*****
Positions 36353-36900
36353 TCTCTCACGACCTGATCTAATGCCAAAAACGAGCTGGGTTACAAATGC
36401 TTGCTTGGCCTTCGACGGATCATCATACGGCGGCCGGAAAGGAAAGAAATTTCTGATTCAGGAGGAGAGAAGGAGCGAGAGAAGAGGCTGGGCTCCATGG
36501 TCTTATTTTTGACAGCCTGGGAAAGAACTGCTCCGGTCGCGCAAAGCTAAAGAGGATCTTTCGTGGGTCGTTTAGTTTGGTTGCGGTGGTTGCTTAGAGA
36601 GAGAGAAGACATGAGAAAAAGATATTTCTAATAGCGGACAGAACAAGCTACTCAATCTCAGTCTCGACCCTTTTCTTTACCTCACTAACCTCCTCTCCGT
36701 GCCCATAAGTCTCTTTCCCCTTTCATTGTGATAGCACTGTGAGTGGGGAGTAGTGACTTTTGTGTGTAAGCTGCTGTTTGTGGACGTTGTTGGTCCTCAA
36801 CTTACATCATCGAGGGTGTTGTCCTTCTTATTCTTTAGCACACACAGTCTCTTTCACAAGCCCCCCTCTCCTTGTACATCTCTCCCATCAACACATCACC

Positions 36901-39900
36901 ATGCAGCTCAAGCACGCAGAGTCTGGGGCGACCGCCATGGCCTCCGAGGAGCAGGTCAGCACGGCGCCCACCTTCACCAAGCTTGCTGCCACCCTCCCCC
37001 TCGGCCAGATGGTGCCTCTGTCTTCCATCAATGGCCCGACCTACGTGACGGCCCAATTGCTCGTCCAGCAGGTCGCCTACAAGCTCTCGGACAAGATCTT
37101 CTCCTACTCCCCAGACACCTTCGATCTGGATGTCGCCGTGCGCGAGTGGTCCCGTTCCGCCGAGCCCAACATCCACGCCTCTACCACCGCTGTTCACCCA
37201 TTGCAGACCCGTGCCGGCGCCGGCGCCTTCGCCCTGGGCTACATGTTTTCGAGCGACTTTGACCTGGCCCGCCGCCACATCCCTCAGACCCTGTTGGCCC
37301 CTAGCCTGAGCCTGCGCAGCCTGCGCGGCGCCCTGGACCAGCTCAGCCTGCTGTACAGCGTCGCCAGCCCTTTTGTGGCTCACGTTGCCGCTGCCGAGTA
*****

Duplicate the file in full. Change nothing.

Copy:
Positions 36353-36900
36353 TCTCTCACGACCTGATCTAATGCCAAAAACGAGCTGGGTTACAAATGC
36401 TTGCTTGGCCTTCGACGGATCATCATACGGCGGCCGGAAAGGAAAGAAATTTCTGATTCAGGAGGAGAGAAGGAGCGAGAGAAGAGGCTGGGCTCCATGG
36501 TCTTATTTTTGACAGCCTGGGAAAGAACTGCTCCGGTCGCGCAAAGCTAAAGAGGATCTTTCGTGGGTCGTTTAGTTTGGTTGCGGTGGTTGCTTAGAGA
36601 GAGAGAAGACATGAGAAAAAGATATTTCTAATAGCGGACAGAACAAGCTACTCAATCTCAGTCTCGACCCTTTTCTTTACCTCACTAACCTCCTCTCCGT
36701 GCCCATAAGTCTCTTTCCCCTTTCATTGTGATAGCACTGTGAGTGGGGAGTAGTGACTTTTGTGTGTAAGCTGCTGTTTGTGGACGTTGTTGGTCCTCAA
36801 CTTACATCATCGAGGGTGTTGTCCTTCTTATTCTTTAGCACACACAGTCTCTTTCACAAGCCCCCCTCTCCTTGTACATCTCTCCCATCAACACATCACC

Positions 36901-39900
36901 ATGCAGCTCAAGCACGCAGAGTCTGGGGCGACCGCCATGGCCTCCGAGGAGCAGGTCAGCACGGCGCCCACCTTCACCAAGCTTGCTGCCACCCTCCCCC
37001 TCGGCCAGATGGTGCCTCTGTCTTCCATCAATGGCCCGACCTACGTGACGGCCCAATTGCTCGTCCAGCAGGTCGCCTACAAGCTCTCGGACAAGATCTT
37101 CTCCTACTCCCCAGACACCTTCGATCTGGATGTCGCCGTGCGCGAGTGGTCCCGTTCCGCCGAGCCCAACATCCACGCCTCTACCACCGCTGTTCACCCA
37201 TTGCAGACCCGTGCCGGCGCCGGCGCCTTCGCCCTGGGCTACATGTTTTCGAGCGACTTTGACCTGGCCCGCCGCCACATCCCTCAGACCCTGTTGGCCC
37301 CTAGCCTGAGCCTGCGCAGCCTGCGCGGCGCCCTGGACCAGCTCAGCCTGCTGTACAGCGTCGCCAGCCCTTTTGTGGCTCACGTTGCCGCTGCCGAGTA